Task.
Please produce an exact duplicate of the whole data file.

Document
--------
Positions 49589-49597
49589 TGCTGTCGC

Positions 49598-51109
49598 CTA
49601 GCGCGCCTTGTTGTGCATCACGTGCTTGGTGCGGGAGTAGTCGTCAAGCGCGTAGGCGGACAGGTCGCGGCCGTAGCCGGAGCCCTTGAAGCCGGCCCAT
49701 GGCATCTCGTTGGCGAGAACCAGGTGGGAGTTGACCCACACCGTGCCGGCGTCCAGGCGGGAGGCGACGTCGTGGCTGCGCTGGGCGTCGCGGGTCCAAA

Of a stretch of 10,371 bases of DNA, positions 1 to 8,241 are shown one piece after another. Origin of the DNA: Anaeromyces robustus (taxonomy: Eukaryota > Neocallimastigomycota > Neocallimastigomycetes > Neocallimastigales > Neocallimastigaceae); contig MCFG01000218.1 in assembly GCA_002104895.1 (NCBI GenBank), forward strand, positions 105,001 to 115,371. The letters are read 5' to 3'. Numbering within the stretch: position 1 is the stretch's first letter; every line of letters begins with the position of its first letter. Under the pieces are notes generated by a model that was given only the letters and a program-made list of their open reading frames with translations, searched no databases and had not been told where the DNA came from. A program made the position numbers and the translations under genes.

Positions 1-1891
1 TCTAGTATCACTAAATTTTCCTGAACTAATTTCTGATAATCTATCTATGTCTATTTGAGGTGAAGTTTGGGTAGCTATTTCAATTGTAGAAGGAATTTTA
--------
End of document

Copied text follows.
Positions 49589-49597
49589 TGCTGTCGC

Positions 49598-51109
49598 CTA
49601 GCGCGCCTTGTTGTGCATCACGTGCTTGGTGCGGGAGTAGTCGTCAAGCGCGTAGGCGGACAGGTCGCGGCCGTAGCCGGAGCCCTTGAAGCCGGCCCAT
49701 GGCATCTCGTTGGCGAGAACCAGGTGGGAGTTGACCCACACCGTGCCGGCGTCCAGGCGGGAGGCGACGTCGTGGCTGCGCTGGGCGTCGCGGGTCCAAA

Of a stretch of 10,371 bases of DNA, positions 1 to 8,241 are shown one piece after another. Origin of the DNA: Anaeromyces robustus (taxonomy: Eukaryota > Neocallimastigomycota > Neocallimastigomycetes > Neocallimastigales > Neocallimastigaceae); contig MCFG01000218.1 in assembly GCA_002104895.1 (NCBI GenBank), forward strand, positions 105,001 to 115,371. The letters are read 5' to 3'. Numbering within the stretch: position 1 is the stretch's first letter; every line of letters begins with the position of its first letter. Under the pieces are notes generated by a model that was given only the letters and a program-made list of their open reading frames with translations, searched no databases and had not been told where the DNA came from. A program made the position numbers and the translations under genes.

Positions 1-1891
1 TCTAGTATCACTAAATTTTCCTGAACTAATTTCTGATAATCTATCTATGTCTATTTGAGGTGAAGTTTGGGTAGCTATTTCAATTGTAGAAGGAATTTTA